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The Other Side of Eden: Hunters, Farmers, and the Shaping of the Worldby Hugh Brody
The Other Side of Eden
Imagine the crystal darkness of an arctic night. A canopy of stars and a glowing arc of aurora, the northern lights. A vast astral flickering and dancing; yet a sense of eternal, unmoving space. Under the moonlight, the surface of the world shines and fades into the distance. The sky is cloudless, open, with clearness that is like a sound, a crackling of frozen silence that many arctic travelers claim to be able to hear. And there is a wind, strong enough to blow the snow across the ice.
I was traveling by dog team with Paulussie Inukuluk. He was taking me to hunt seals at their breathing holes, in a favored area beyond a headland that shapes the southeast corner of Bylot Island. We crossed the sound in front of Pond Inlet and followed the coast of Bylot Island, moving on bumpy sea ice. I was half running, half stumbling beside the sled, while Paulussie ran alongside the dogs, urging them on. I remember a particular moment, close to the shore, when I lost my footing, almost fell, and stopped.
The entire surface of the world was flowing along at knee height. There were no features to the earth; the dog team was half immersed in this strange current of snow. I stood long enough for the sled and Paulussie to be no more than a blurred, gray movement at the edge of the light. I was encased in caribou skin clothing--parka, trousers, socks, and boots. If I faced away from the wind, I felt nothing on my skin but the mix of my breath with the cold air. The world before me was as a vision, an unbelievable magnificence that filled me with awe, disbelief, and at the edge of my mind, real fear. I began to run, as fast as I could, on the uneven surface of the sea ice, my feet invisible in the layer of blowing snow, to catch up with Paulussie and his dogs.
This moment is held in my memory like a film clip--vivid, available for recall, but distanced by time and strangeness. There is a sense in me of a mystery. It comes to mind now, as I begin to write again about the words and people of the North.
In 1969 I spent five months living on the skid row of a Canadian city. Most of the people I met there had lived, or identified themselves and their ancestors, as members of "Indian" communities. I put quotes around "Indian" because it is a word Europeans brought to the Americas and used to categorize a huge range of peoples--none of whom, of course, had any connections with India. What the people I met had in common was that most of them had grown up in societies that were, or had been, dependent on hunting and gathering.
Two years later, in 1971, I first went to the Arctic. I lived and worked in several regions, encountering many people who had lived much of their lives as hunter-gatherers. From then until now, I have continued to work with hunter-gatherer communities, as anthropologist, land-claims researcher, filmmaker, and twice as expert witness in land-rights court cases.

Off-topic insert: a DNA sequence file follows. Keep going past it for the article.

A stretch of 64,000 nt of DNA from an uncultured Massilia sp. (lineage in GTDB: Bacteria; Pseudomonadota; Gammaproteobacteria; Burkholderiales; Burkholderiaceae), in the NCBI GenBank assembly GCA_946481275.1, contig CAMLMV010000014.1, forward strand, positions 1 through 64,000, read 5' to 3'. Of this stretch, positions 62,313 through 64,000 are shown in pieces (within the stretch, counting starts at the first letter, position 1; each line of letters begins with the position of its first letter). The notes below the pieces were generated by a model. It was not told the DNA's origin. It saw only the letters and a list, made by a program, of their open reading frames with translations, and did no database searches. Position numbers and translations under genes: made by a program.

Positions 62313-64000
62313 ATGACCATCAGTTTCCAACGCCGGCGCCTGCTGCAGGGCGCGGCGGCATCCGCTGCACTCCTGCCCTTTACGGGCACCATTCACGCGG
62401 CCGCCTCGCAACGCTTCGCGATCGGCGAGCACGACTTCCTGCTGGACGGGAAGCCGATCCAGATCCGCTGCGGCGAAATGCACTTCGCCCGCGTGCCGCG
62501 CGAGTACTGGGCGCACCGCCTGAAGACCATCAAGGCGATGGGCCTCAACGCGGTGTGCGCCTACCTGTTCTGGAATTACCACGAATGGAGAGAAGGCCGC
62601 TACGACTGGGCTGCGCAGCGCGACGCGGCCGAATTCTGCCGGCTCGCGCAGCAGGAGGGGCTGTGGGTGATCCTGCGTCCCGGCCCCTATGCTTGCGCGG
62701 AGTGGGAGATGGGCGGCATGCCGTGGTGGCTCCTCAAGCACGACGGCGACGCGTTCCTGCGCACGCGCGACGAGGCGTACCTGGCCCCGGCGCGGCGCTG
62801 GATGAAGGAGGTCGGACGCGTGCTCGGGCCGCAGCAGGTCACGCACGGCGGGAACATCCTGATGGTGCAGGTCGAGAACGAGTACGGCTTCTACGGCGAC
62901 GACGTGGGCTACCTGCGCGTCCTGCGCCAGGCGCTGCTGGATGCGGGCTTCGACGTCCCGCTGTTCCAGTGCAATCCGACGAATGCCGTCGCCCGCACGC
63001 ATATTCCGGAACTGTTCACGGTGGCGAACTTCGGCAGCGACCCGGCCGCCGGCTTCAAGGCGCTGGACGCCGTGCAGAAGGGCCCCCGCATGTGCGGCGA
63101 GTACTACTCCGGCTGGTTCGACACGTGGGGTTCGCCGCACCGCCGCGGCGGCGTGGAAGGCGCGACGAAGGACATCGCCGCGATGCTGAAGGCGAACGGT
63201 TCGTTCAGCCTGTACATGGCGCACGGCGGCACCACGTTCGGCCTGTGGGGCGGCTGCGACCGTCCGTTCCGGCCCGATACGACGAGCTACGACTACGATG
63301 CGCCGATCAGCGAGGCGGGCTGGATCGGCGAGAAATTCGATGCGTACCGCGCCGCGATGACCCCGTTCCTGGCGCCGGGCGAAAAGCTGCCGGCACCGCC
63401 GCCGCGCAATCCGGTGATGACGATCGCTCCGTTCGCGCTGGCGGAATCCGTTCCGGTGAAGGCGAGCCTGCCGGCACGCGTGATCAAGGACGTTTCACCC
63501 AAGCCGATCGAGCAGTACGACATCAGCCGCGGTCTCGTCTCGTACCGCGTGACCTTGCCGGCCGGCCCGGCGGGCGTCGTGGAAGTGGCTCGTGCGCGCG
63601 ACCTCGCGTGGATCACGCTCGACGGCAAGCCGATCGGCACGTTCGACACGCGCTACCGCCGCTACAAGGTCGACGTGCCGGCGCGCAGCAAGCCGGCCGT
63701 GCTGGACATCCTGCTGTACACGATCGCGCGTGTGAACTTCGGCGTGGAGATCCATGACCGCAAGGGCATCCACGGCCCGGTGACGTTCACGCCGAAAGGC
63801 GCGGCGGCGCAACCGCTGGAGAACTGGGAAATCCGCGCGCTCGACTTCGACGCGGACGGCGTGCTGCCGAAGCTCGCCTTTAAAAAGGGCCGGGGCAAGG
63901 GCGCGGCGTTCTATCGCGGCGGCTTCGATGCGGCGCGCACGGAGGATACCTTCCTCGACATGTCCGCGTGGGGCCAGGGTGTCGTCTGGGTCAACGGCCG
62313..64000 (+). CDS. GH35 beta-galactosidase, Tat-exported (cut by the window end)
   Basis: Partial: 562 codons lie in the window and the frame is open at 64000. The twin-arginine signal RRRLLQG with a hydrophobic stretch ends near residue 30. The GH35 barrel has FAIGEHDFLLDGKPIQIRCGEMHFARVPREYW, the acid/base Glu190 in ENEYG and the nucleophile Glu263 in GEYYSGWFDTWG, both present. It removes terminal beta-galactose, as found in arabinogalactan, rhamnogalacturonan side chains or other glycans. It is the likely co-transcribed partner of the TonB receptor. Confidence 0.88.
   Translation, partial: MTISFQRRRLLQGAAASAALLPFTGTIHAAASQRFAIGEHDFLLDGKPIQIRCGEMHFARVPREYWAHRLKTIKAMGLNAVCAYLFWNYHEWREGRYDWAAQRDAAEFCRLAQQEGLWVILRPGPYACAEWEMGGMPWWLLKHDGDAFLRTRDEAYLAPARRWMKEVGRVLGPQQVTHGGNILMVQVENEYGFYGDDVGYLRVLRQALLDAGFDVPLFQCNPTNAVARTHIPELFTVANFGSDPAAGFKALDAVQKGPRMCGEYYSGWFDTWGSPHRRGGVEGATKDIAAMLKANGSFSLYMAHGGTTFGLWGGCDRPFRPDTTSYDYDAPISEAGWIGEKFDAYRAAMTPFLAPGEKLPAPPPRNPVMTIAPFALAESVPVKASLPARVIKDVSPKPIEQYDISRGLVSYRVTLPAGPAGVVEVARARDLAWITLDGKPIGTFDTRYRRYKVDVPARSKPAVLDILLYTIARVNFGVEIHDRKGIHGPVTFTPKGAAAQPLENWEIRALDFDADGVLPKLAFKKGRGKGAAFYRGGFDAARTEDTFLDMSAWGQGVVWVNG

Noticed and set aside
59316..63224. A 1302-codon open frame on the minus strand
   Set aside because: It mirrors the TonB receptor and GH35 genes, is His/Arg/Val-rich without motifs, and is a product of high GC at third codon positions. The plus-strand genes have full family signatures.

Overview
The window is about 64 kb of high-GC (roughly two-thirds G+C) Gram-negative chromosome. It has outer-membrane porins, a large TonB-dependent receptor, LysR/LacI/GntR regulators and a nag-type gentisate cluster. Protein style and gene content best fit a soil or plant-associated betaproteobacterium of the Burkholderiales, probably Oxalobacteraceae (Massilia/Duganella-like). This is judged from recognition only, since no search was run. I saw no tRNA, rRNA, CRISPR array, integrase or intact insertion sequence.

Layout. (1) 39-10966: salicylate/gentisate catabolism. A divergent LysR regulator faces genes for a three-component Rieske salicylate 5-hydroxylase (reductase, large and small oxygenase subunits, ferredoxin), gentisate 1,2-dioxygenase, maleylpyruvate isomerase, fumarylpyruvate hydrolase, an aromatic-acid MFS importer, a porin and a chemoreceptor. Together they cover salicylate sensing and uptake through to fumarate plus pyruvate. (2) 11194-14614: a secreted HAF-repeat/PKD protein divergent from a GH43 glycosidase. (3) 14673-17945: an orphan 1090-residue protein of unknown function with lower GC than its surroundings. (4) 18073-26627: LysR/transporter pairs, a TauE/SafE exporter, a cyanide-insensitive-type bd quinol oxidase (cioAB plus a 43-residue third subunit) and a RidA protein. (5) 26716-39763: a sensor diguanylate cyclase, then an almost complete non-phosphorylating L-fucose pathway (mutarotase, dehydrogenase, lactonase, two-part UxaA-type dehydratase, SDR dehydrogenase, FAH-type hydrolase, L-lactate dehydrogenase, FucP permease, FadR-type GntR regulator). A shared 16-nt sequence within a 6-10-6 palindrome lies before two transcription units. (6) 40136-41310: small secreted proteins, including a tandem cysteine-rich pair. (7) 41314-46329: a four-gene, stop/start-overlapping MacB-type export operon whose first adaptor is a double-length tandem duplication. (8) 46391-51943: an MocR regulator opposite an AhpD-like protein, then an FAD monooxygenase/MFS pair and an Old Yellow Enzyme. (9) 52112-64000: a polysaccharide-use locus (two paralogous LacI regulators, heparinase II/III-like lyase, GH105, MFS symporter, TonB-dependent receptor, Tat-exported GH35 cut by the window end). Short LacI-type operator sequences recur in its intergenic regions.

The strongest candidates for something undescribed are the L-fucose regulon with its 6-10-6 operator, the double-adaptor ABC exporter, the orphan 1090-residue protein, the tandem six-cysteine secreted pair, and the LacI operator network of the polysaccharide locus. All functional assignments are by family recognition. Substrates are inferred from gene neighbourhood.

For all that I had written about hunter-gatherer societies, I was left with a deep conviction that I had yet to write about that which is most important. Something lay there that eluded not just me, but many who have experienced another way of life. We write about some facets of it, some surfaces, that we make our business. But the gold we find is transformed by the reverse alchemy of our journey, from there to here, into lead. Not into nothing, not into worthlessness, but into a substance that has more weight than light, more utility than beauty, is malleable rather than of great value. What is this reality that gets left behind? It is not simply some kind of otherness. In fact, anthropologists are often skillful at crossing divides between peoples in their fieldwork, but clumsy when it comes to writing up the "findings." Perhaps the desire for the esteem of peers and critics leads to a tendency to make things unduly complicated or scholarly or heroic--depending on the audience we most need to impress.
This book draws on all parts of my work; it is rooted in my experience of hunter-gatherer ways of being in and knowing about the world. In many ways it is a personal account, with memories of people and places that influenced my life. The influence has been on how I see and understand both history and society, so this book is also about ideas. Several important points need to be made at the outset.
There are virtually no people in the world today who live purely as hunter-gatherers. Many kinds of colonial process have transformed peoples' economic lives, even in the remotest areas. Those who see themselves as hunter-gatherers, and are seen as such by their neighbors, may also be part-time laborers, do bits of farming, have domestic animals, or rely on welfare payments and state pensions. Nonetheless, there are many individuals, families, and societies for whom their way of raising children, using land, and speaking of their culture is rooted in hunter-gatherer heritage. This is something about which people are often proud, and they do what they can to secure it against the incursions and criticisms of others, including the insistence by some anthropologists that hunter-gatherers themselves are a kind of myth. My book takes its inspiration from the courage and determination these people have brought to their struggle for survival, as well as from their skills and wisdom.